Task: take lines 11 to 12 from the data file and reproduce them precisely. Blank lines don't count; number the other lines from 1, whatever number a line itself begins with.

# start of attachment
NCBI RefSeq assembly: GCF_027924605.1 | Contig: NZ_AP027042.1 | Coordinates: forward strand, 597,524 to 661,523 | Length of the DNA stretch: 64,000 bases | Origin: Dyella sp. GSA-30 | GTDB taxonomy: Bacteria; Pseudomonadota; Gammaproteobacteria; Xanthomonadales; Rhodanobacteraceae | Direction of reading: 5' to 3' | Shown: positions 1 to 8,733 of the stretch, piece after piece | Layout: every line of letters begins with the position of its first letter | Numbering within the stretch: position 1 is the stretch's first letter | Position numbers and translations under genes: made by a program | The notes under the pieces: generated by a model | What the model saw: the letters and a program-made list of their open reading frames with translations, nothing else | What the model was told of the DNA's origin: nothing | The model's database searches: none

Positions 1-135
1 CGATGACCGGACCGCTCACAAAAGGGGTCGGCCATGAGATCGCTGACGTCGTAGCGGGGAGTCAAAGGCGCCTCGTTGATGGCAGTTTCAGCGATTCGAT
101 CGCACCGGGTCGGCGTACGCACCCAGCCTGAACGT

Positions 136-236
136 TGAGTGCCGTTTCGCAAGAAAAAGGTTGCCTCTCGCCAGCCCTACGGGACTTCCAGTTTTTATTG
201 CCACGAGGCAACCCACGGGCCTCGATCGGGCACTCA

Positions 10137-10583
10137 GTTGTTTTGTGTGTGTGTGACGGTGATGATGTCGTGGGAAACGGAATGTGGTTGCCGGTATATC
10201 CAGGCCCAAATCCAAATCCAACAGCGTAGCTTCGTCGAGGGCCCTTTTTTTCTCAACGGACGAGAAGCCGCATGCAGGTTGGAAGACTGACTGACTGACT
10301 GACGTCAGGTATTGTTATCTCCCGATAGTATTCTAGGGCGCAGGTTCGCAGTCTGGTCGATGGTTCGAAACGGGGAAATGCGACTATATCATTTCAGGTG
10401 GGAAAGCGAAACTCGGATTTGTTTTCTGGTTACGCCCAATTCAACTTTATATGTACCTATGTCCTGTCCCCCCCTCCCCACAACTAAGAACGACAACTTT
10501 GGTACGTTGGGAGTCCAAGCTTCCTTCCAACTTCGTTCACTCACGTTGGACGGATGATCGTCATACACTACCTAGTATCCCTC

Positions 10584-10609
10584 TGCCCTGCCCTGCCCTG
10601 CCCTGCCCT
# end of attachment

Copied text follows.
10301 GACGTCAGGTATTGTTATCTCCCGATAGTATTCTAGGGCGCAGGTTCGCAGTCTGGTCGATGGTTCGAAACGGGGAAATGCGACTATATCATTTCAGGTG
10401 GGAAAGCGAAACTCGGATTTGTTTTCTGGTTACGCCCAATTCAACTTTATATGTACCTATGTCCTGTCCCCCCCTCCCCACAACTAAGAACGACAACTTT